During last week’s Monday assembly, Mr. Mathata Mpela addressed our students. Mr. Mpela founded Nalane, an organization that has developed after school programs for orphaned and vulnerable children in Lesotho.
Mr. Mpela was born and grew up in Lesotho and studied in the United States. He spoke to us about privilege. While it is every child’s right to have access to a quality education, too many children do not. The reality is that those of us with a quality education are privileged.
‘What are you going to do with your privilege?’ Mr. Mpela asked us this question. Mr. Mpela, for a variety of reasons, decided to use his education and privileged position to help others.
After the assembly, Mr. Mpela met with our Middle School students. He went into more detail around the plight of Lesotho’s thousands of vulnerable children, why these children are vulnerable and why he decided to take action.
I asked him what he thought schools should focus on to develop more people that were willing to use their privilege to help others. His answer struck a chord with me and I believe that it is worth sharing:
- Schools should teach children that it is important to love others.
- Schools should provide children with opportunities to show their love for others.
- Schools should teach children to think critically about important problems.
- Schools should teach children to persevere.
Mr. Mpela’s answer speaks directly to my favorite quote of Dr. Martin Luther King, ‘Intelligence plus character – that is the goal of true education.’
It takes character to love and to show love for others and it definitely takes character to persevere. Character can be taught. It can also be caught. People can be taught what it means to show love for another person or persevere or they can ‘catch’ love, perseverance, self-discipline, diligence, empathy, positivity or any other character trait from anyone that has it.
Whether a child is taught or catches character, Mr. Mpela wants schools to provide opportunities for children to show their character and their love for others. A good service learning program provides a context within which character can be both taught and caught. But in a busy school, service learning is also very susceptible to falling into the ‘nice idea but no time’ trap. Service learning that is explicitly connected to character education and development has a better chance of evading this trap. Service learning becomes an efficient and meaningful way in which to develop something that needs to be developed anyway.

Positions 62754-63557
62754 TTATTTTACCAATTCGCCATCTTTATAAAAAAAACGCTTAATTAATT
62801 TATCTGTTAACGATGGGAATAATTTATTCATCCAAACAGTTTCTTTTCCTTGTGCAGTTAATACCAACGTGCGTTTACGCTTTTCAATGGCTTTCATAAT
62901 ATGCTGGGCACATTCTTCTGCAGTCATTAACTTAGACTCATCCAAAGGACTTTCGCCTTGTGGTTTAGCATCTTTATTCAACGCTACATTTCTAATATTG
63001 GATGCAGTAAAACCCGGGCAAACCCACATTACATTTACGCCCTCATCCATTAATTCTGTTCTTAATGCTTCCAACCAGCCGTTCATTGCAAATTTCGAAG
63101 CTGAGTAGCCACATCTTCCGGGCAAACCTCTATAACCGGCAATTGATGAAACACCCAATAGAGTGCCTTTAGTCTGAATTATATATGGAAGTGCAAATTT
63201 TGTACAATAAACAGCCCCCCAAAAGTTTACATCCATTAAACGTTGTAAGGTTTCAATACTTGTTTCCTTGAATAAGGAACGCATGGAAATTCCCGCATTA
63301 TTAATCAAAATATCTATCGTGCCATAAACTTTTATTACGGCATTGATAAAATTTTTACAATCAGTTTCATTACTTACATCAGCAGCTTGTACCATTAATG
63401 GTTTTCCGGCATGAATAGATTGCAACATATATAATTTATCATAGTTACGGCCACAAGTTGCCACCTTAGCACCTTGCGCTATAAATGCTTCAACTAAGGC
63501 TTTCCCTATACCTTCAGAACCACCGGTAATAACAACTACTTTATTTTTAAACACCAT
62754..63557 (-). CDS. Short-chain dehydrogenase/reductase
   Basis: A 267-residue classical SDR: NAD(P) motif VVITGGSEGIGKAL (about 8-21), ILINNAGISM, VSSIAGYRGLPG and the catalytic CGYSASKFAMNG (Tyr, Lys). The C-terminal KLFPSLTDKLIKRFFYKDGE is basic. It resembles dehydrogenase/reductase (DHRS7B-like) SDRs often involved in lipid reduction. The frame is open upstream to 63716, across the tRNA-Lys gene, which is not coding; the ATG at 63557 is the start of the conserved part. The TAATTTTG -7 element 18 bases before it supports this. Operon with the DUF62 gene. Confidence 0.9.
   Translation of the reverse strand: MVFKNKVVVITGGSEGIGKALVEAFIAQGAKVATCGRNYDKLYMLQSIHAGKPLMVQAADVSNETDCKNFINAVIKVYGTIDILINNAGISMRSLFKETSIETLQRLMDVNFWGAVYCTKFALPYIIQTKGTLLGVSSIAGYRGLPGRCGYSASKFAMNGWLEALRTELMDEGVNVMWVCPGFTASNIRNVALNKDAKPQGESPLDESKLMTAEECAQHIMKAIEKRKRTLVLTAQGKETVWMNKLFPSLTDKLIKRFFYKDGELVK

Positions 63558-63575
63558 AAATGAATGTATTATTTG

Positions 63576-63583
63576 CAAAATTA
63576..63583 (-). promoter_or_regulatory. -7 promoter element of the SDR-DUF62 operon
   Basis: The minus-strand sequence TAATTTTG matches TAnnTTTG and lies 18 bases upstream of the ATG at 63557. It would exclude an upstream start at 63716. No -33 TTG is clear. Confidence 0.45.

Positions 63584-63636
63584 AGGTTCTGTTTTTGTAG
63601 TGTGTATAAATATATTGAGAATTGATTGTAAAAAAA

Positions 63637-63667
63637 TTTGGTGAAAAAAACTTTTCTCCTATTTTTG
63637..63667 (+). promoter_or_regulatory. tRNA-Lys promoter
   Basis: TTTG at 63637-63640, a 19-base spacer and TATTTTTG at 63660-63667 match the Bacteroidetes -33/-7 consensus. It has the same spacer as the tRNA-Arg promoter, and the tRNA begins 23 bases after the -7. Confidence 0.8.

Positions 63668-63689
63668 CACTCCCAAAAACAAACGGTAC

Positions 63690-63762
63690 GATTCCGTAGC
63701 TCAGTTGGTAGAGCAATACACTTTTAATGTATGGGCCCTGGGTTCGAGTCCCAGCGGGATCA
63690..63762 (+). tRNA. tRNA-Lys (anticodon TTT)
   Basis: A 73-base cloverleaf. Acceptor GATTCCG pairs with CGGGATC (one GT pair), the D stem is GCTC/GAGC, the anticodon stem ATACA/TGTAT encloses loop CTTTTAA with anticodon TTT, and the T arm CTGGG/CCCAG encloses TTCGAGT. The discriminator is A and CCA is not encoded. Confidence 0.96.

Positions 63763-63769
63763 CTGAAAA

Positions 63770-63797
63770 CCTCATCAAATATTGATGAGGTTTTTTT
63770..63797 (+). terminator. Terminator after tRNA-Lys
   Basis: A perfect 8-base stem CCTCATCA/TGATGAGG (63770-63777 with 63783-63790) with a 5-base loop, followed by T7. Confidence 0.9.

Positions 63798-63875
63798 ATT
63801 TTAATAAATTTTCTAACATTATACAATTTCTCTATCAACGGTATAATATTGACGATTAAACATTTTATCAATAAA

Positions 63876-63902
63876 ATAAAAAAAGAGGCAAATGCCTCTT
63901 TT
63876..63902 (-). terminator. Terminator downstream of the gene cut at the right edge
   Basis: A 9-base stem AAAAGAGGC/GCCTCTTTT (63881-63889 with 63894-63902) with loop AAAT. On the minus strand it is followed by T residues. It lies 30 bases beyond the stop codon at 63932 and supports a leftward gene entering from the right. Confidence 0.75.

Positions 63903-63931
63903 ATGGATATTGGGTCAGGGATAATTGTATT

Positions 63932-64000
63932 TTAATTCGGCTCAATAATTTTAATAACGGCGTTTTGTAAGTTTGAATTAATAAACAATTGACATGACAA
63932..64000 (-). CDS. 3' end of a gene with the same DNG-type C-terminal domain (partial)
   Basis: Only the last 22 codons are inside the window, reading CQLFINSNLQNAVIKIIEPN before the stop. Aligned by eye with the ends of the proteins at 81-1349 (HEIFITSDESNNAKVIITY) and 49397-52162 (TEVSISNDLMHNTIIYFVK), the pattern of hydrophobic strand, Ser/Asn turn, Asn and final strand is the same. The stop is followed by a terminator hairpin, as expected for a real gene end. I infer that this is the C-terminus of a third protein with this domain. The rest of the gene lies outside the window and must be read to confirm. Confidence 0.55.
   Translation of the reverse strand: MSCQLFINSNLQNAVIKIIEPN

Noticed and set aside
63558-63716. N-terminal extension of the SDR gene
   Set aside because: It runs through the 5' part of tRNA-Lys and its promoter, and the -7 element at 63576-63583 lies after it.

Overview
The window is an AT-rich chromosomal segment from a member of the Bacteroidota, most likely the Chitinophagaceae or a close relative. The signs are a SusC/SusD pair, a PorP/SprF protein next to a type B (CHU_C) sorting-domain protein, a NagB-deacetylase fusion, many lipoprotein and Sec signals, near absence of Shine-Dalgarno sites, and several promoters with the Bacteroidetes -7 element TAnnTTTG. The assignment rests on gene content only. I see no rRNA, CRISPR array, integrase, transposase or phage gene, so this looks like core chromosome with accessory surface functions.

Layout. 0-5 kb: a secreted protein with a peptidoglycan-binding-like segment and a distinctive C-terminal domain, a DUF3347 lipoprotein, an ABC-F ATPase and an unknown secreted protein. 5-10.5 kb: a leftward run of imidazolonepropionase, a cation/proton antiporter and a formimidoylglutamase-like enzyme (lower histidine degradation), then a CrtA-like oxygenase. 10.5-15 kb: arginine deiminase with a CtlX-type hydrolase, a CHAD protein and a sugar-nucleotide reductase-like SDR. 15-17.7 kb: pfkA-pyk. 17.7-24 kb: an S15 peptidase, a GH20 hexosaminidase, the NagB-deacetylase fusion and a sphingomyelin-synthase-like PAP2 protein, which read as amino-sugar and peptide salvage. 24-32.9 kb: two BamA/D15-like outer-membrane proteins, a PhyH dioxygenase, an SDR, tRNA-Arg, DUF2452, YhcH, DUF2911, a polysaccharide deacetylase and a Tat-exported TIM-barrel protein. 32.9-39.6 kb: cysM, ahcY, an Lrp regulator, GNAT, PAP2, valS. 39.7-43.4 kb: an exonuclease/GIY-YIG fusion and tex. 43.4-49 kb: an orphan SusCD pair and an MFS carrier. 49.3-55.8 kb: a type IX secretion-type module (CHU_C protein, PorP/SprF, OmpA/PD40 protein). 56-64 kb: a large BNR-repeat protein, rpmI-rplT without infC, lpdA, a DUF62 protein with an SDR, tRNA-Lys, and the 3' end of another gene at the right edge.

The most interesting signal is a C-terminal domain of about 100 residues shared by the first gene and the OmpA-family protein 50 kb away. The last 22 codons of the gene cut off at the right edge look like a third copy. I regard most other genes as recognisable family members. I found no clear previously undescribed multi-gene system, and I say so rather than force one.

Traditionally, schools have told students what to think about, what questions to answer, and what answers are right. This approach might lend itself to passing grades on standardized assessments but it does little to equip our children with the confidence and skills needed to solve problems that have confounded humanity for centuries or have not yet even been imagined. For this reason, more and more emphasis is now being placed on teaching students how to think.
It is easy to tell a child what to think. It is considerably more complicated to teach a child how to think. But in teaching children how to think, we are helping them imagine creative and innovative ideas that might just help us all.
Teaching children how to think is complicated by the fact that thinking is invisible. Making Thinking Visible (2011) presents the idea of thinking routines to help teachers make the invisible visible to promote and structure student thinking regardless of the subject or context. Thinking routines used in an environment where student thinking is truly valued, visible, and actively promoted become more than just activities. They provide students with mental models or ‘boxes’ within which students can think critically about any issue, identify problems and imagine creative and innovative solutions.
I believe that thinking routines are the key to future proofing our children’s education. We might not be able to anticipate the issues that our children will need to wrestle with in the future. Despite our best intentions, it may be that we are teaching them content and skills that will be redundant or obsolete in the not so distant future. But that might not matter if, while we are teaching that content and those skills, we are teaching our children how to think.
Mr. Mpela would suggest that students need opportunities to think critically about important problems. A good service learning program provides these opportunities that are difficult to replicate in a classroom. Classroom problems might be difficult but they tend to be abstract or hypothetical. Service learning invites students to think critically about current issues, identify problems that require immediate attention, imagine creative and innovative solutions to those problems, and ultimately take action.
Whatever the future holds, those that have the capacity to think and the character to act will be the ones making a positive difference. What a privilege it is to be in a position to support those that will be making that difference.